2. Heroes, Heroines, Villains. Which are your favorite to write? Does one of these come easy and why?  I love a good hero! They seem to come to me far easier than heroines or even villains, of course that can vary from story to story. They are far from perfect, but are always there to try to save the day.

3. Heroes. How do you find them? Do pictures, real life or plain imagination create the man you want every reader to love? Do they come before the plot or after you have the idea for the story?
My heroes tend to blindside me. Just when I think I have a good story, a hero will appear out of the page and try to control the way I think the story should go. In my Wild Blue Mysteries, Leo Blue was a background character in The Bookstore Lady and by The Bakery Lady, he'd taken over as a leading man!

4. Heroines. How do you find them? Do pictures, real life or imagination create the woman you want the reader to root for? Do they appear before the plot or after you have the idea for the story?  My heroines are all around me. All my characters are composites of people I know, people I hear about in the news, and people I hear about from other people. I never base one character on any one person. I am blessed to have many strong women in my life who have had to overcome adversity. I love writing about both their strengths and weaknesses.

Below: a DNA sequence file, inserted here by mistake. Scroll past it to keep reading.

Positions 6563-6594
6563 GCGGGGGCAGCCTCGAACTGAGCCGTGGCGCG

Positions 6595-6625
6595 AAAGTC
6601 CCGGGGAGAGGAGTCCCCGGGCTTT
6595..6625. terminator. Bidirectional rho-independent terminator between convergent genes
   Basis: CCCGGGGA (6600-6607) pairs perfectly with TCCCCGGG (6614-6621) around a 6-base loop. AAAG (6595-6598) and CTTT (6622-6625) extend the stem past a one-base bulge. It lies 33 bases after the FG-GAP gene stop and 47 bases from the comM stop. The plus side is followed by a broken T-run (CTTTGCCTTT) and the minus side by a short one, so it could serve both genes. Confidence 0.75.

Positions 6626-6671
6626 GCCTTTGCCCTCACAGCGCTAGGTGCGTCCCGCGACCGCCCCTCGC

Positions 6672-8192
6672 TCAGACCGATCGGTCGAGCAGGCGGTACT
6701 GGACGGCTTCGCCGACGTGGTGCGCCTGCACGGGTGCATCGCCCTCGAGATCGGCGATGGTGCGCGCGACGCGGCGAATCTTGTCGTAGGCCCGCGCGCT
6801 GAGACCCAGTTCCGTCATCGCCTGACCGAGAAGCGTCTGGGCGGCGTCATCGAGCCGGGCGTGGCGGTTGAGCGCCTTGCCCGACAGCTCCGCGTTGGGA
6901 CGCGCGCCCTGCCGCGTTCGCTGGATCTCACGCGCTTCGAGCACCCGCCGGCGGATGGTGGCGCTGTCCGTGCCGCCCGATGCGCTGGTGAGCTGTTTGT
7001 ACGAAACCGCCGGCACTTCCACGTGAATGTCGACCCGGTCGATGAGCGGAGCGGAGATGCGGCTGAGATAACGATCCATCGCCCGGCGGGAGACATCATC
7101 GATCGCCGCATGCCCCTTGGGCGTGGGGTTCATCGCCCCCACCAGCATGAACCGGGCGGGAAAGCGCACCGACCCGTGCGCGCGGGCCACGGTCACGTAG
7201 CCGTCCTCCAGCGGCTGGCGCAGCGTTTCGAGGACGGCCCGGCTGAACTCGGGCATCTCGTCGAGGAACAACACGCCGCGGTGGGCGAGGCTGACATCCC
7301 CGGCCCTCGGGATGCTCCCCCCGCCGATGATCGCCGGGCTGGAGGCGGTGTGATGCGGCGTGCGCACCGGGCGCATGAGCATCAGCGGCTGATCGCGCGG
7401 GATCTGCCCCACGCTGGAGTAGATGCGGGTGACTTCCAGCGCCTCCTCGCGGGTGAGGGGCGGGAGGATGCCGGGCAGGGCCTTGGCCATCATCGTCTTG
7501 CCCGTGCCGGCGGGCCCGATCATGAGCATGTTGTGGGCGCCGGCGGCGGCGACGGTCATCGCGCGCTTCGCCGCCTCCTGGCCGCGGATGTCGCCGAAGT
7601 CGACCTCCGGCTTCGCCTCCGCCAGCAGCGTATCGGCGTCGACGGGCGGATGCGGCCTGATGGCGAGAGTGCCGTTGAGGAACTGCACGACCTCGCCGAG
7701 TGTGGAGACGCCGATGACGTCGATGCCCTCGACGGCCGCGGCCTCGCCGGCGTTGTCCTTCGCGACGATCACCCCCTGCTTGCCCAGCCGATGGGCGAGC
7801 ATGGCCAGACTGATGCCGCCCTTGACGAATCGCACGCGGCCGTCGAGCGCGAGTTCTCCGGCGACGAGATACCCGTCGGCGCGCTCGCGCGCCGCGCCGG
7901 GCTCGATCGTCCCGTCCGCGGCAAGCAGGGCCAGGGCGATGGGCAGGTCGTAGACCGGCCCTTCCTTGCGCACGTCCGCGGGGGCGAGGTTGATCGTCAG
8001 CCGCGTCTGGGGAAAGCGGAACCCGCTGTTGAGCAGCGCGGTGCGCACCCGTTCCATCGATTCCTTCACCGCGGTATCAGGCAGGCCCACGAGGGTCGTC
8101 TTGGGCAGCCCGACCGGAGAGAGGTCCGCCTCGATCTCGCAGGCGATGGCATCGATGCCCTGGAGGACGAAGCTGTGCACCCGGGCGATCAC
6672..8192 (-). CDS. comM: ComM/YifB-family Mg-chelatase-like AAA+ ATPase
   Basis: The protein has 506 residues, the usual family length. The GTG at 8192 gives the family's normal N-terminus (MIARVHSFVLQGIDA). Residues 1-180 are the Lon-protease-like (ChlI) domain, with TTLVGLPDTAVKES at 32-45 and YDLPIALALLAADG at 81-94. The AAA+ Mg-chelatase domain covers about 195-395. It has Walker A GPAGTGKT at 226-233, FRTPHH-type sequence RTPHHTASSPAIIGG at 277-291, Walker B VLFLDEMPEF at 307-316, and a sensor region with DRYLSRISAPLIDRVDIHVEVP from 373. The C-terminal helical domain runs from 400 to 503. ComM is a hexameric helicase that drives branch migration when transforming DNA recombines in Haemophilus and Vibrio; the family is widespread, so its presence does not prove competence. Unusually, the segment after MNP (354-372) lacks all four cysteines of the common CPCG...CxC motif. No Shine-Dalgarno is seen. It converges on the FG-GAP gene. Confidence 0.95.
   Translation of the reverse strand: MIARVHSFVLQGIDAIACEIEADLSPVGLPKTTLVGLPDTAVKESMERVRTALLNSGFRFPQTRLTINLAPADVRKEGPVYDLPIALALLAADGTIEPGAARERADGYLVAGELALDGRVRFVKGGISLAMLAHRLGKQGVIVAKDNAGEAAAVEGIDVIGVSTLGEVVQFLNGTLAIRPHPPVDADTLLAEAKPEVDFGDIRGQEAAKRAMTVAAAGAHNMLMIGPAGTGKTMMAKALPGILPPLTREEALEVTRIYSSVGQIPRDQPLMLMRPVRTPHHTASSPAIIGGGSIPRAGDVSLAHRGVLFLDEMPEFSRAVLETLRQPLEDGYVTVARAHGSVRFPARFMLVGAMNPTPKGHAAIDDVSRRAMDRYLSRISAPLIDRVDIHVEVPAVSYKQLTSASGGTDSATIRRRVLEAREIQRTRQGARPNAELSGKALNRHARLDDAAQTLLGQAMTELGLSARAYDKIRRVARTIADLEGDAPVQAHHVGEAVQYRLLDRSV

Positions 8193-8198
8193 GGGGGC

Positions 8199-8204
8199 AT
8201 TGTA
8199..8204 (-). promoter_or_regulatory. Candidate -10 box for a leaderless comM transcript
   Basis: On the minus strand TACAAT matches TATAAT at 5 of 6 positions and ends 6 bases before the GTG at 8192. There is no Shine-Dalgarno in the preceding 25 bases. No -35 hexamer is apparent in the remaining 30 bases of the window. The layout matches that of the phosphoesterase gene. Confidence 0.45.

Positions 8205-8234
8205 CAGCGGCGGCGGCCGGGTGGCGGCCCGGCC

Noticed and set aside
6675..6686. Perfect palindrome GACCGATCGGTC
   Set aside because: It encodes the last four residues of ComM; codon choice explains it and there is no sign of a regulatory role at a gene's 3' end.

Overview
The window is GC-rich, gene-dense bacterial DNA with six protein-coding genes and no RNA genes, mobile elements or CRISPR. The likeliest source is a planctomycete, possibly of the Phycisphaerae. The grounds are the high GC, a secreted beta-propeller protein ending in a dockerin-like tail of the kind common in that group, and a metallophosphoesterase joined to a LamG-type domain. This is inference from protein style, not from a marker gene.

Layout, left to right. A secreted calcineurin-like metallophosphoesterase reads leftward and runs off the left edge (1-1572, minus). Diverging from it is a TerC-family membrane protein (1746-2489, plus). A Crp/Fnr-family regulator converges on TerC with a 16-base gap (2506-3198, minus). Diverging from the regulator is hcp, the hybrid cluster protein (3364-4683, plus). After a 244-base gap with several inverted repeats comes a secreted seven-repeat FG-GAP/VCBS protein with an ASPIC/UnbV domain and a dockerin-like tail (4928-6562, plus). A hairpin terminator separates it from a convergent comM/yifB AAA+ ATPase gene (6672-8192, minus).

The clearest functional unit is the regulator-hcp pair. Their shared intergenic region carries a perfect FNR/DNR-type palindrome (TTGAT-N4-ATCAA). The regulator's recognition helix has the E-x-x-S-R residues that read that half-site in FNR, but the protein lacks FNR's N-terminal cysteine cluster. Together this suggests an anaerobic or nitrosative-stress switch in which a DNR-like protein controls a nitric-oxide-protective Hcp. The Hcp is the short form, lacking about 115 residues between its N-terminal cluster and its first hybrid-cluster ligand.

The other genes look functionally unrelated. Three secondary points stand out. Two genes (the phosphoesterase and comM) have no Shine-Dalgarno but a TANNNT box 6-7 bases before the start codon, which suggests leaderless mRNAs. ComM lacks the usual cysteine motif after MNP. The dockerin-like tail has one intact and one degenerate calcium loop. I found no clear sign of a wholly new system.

5. Villains or villainesses or an antagonist, since they don’t always have to be the bad guy or girl. They can be a person opposed to the hero’s or heroine’s obtaining their goal. How do you choose one? How do you make them human?  In writing mysteries, there can appear to be more than one antagonist. They are all people with their own agendas, but the one who ends up being the villain is usually the person who won't let anyone stand in their way without making them an obvious villain. Just as a protagonist isn't perfect, a good antagonist needs a blend of good and bad and can even win over a reader until their true colors shine through.

6. What is your latest release? Who is the hero, heroine and or the villain? My latest release from Books We Love Ltd. is called The Bakery Lady. The hero is Leo Blue who tries to win over the new bakery lady, Christina Davidson. I can't tell you who the villain is. You'll have to read the mystery!

7. What are you working on now?  Right now I am working on a fourth book in the Wild Blue Mysteries series called The Painted Lady for 2015 as well as a second book in another mystery series.
8. How can people find you?

            Amazon Author Page

Thursday's Heroine - Tira from Bast's Warrior #MFRWauthor

Tira wanted three things in life and she had little chance of gaining any of them. She wanted to be financially independent. She wanted to go to Egypt and study the ancient ruins. And she wanted her sister to stop using drugs.

The last desire brought memories of this morning’s quarrel.  The money squirreled away to see them through the rest of the month was gone. “Luci, why?”

“You don’t understand,” Luci screamed.